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EFN INTRODUCTION. NEW. We actually have no idea if 'La Fontié' is actually the appropriate name for this believed-to-be Syrian cucumber, but it's all we have. That was the name on the envelope given to us filled with seeds. The internet has not been helpful in further shedding light on it (the same name was attached to a Syrian lettuce from the same source). This variety passed through many hands on its way to us, including those of Syrian refugees farming in a camp in Lebanon. It was said that this variety came to those refugees from a source in Europe, but that its origins are actually in Syria.
The first time we grew it, in sandy soil with no irrigation at the Alliance Community Reboot farm in South Jersey — a Jewish farming project we've been involved with since 2016 — we had critter problems and ended up with hardly any fruit. But we got enough seed to try again. The next year, in the same spot, they were left alone for two weeks and ended up swamped by weeds, resulting in a total crop failure.
Because we dry-farmed them the first time, each plant produced one unimpressive vine and a single fruit before drying up. I've known some desert-adapted crop plants to behave that way, so I figured that was normal. Finally, in 2020, Nate gave this variety the love it deserves: a prime spot at our flagship farm in Elmer, NJ, watering as needed (probably just two or three times as plants were being established), and even providing a little trellis, because the healthy young plants were producing conspicuous tendrils, but ultimately they stayed on the ground anyway. Given just enough attention, this was consistently been one of the best-looking crops in the field, even in a year with some very lovely crops.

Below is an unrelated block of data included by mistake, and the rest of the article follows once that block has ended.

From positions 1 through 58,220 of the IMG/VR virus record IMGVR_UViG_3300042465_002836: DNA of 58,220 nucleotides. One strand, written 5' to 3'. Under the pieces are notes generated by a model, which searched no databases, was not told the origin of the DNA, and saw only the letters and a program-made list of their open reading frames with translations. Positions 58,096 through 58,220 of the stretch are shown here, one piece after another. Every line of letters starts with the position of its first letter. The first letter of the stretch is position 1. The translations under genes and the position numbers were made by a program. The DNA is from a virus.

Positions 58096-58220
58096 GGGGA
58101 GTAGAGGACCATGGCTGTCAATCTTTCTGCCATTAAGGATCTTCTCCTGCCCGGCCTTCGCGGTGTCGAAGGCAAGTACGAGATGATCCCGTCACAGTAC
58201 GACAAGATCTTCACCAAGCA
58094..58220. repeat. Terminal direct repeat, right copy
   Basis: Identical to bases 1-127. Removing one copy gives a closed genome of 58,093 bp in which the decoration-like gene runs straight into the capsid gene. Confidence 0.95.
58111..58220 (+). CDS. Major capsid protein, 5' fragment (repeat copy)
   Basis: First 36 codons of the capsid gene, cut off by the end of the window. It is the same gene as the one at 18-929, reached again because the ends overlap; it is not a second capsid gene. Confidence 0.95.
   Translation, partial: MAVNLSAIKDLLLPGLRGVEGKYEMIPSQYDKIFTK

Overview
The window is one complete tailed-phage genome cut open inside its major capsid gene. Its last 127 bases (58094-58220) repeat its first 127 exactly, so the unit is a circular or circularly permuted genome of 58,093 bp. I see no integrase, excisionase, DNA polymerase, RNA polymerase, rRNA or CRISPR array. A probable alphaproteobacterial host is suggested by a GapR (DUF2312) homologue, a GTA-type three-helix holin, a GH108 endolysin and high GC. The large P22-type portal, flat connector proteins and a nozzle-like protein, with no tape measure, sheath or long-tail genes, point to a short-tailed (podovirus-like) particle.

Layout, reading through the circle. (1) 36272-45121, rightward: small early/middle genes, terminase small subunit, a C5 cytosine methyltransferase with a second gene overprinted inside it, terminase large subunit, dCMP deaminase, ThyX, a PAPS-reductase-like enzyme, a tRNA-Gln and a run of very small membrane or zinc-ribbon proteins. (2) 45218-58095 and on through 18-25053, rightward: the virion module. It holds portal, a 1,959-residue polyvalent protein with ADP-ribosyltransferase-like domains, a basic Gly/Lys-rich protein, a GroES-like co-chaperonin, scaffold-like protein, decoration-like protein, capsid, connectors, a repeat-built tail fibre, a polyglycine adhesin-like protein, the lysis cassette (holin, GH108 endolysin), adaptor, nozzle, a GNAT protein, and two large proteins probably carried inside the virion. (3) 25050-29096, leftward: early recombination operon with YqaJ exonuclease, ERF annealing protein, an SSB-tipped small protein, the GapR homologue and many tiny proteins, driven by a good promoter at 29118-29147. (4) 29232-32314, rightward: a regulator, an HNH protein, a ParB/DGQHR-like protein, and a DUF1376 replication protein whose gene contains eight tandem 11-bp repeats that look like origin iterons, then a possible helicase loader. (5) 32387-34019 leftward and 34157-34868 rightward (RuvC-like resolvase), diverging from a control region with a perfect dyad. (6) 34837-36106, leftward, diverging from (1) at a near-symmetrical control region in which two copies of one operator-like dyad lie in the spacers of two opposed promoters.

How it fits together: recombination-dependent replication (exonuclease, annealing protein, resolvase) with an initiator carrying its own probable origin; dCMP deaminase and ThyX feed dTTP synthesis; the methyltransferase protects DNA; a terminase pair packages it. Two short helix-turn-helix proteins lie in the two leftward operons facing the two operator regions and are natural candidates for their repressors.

These 'La Fontié' cucumbers demonstrated why this variety has been passed between so many people. It is vigorous and productive, with large leaves that showed no signs of mildew or any other diseases. Deer, rabbits, and groundhogs left them alone. Each plant produced at least 2 full-sized fruits, and some produced 5 or 6.
Here's what Nate says about them "I honestly don't really like cucumbers — at least not until they're well pickled — but I always eat at least one whenever I grow them. This one was juicy and crisp with a pleasing sweetness. I'm no expert, but it seemed like darn-near the perfect cucumber to me." Nate also found that they happen to make excellent pickles too, retaining that critical cucumber crunch.
Nate adds: "I've been watching these develop with the same joy-tinged-with-pain that I feel whenever I grow something from a war-torn place. I hope to one day be able to return these cucumbers to Syrian growers in a time of peace and freedom in their homeland."